I have just examined the 4-year son of one of my patients. Both parents are myopic. They were worried because the boy was sitting close to the TV. I found the visual acuity to be 6/6 in each eye and +0.75 DS in each eye. All other tests had unremarkable results. How can I explain why he sits close to the TV.

In my clinical experience, about 10% of pre-teen patients that I have examined have presented because one or both parents are worried about the nearness the child sits to the TV. While occasionally some of the 9 to 12-year-olds did need spectacles for myopia the younger patients did not have a refractive error that could explain the close TV viewing.

A reasonable explanation is that young children enjoy the sensory stimulation of the colour and sound and are drawn to that rather than not being able to see what is happening on the screen. The closer they are to the screen the bigger whatever it is they are looking at and this is a bonus especially if it is a favourite character. Getting close means that the TV screen fills their field of view and removes visual distractions.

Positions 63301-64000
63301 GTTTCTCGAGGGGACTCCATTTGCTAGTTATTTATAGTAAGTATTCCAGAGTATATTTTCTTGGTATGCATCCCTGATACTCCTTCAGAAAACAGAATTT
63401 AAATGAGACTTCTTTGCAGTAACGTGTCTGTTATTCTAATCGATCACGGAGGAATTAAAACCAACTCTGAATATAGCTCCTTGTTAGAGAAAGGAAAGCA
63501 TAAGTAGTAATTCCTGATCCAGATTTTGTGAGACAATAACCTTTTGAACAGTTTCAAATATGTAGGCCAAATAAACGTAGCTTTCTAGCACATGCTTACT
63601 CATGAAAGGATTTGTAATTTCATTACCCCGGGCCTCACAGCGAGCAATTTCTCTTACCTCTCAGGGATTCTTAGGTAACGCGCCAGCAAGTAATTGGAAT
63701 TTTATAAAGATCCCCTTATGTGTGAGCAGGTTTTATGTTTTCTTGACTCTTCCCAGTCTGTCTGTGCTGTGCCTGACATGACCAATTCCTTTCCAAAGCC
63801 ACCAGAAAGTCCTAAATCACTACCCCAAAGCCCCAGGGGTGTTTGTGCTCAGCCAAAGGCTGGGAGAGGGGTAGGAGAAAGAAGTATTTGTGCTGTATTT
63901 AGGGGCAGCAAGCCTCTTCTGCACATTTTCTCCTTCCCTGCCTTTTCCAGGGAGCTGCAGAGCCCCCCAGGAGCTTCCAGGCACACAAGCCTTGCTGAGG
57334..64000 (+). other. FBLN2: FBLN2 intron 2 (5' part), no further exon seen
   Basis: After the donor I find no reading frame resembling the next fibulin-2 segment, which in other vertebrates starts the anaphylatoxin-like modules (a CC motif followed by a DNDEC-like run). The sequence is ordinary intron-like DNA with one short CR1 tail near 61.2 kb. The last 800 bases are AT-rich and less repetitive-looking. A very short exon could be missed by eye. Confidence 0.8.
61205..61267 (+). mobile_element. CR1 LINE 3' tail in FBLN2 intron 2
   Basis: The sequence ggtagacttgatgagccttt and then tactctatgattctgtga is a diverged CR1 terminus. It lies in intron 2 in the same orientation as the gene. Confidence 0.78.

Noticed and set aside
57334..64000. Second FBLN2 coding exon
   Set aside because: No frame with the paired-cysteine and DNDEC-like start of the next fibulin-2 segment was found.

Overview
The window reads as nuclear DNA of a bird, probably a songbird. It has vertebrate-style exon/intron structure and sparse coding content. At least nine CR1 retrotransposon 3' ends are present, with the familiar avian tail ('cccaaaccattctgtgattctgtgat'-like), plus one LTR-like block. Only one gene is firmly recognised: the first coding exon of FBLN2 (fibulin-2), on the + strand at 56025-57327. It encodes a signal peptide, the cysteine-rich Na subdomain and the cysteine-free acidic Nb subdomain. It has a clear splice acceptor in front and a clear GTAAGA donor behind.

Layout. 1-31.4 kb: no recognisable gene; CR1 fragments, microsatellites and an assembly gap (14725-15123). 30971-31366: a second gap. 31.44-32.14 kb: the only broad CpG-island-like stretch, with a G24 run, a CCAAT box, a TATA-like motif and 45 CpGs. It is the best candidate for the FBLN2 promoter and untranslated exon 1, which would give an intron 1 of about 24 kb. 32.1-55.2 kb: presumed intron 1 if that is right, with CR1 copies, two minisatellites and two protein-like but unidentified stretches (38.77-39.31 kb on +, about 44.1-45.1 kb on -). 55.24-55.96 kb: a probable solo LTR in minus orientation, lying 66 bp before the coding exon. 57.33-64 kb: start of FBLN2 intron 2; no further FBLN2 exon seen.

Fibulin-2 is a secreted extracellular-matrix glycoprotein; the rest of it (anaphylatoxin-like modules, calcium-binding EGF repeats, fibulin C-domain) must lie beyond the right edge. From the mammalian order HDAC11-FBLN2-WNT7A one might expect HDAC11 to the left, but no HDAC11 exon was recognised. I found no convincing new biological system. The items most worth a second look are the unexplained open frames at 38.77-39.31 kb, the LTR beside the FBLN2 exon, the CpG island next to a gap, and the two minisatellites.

Also, the closer they are the louder the activity on the screen and this can be useful if there is a lot of extraneous noise perhaps produced by siblings or by the parents shouting to sit further back from the TV. For children, and others, the bigger and louder something is, the better the experience. Getting close means that the TV sound muffles audio distractions.

With this presentation, it is important to conduct an examination, but the close proximity to the TV is often about magnification, sound and eliminating distractions, rather than a lack of clarity of vision.

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